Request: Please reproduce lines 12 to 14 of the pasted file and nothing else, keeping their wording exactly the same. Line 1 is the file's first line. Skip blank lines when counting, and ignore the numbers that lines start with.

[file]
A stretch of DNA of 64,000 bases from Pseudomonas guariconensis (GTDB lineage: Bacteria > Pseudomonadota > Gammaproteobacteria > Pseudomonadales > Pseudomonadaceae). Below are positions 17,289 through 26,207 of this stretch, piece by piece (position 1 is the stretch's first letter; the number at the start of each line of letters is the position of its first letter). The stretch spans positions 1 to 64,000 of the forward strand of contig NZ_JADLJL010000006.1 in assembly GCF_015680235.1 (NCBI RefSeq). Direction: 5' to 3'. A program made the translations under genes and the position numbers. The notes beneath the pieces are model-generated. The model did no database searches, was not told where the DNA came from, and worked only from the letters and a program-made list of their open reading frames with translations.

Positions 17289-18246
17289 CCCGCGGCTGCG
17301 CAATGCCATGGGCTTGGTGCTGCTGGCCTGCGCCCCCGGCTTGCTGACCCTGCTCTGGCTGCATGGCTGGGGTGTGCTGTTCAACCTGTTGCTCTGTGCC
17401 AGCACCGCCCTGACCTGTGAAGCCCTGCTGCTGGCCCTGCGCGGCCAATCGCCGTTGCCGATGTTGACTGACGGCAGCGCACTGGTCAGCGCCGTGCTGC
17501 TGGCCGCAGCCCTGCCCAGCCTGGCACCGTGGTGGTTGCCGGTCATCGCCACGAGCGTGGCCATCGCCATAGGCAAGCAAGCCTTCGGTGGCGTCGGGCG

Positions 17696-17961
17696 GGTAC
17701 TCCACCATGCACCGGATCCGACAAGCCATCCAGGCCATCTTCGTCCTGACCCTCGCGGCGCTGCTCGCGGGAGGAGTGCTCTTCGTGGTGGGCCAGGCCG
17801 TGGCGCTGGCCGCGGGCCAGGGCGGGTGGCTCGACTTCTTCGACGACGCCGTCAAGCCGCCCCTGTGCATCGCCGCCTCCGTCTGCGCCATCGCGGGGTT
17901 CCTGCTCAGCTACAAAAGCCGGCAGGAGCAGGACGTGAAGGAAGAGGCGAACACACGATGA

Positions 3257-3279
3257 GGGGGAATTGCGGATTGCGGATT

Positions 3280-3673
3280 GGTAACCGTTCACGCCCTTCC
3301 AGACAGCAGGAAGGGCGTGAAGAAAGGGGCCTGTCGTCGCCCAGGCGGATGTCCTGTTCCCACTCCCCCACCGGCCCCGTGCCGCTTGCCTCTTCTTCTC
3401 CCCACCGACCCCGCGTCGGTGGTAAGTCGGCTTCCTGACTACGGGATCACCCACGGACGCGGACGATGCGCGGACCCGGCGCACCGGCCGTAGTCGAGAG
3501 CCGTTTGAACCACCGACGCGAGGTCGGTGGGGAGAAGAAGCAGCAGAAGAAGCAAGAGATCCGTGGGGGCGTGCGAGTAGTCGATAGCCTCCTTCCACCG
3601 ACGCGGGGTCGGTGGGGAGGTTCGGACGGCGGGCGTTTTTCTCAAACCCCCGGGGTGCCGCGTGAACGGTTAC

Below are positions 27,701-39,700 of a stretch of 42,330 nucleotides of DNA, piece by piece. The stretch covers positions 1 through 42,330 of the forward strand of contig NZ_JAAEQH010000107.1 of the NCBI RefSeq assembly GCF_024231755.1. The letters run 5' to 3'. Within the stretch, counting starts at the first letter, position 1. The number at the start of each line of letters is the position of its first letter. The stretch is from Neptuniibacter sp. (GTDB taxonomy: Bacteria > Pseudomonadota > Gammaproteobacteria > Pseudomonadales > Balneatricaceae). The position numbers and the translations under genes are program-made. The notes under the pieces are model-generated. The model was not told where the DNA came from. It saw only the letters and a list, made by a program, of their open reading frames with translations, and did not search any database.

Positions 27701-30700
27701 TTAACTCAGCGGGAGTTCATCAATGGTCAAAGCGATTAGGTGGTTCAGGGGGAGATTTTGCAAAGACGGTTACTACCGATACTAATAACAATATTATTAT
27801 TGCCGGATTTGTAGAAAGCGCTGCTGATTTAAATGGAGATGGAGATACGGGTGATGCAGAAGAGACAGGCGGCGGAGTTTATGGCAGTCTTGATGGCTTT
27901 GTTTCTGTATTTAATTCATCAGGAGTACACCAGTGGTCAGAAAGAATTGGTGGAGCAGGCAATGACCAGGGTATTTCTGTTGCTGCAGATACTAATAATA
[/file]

Positions 3257-3279
3257 GGGGGAATTGCGGATTGCGGATT

Positions 3280-3673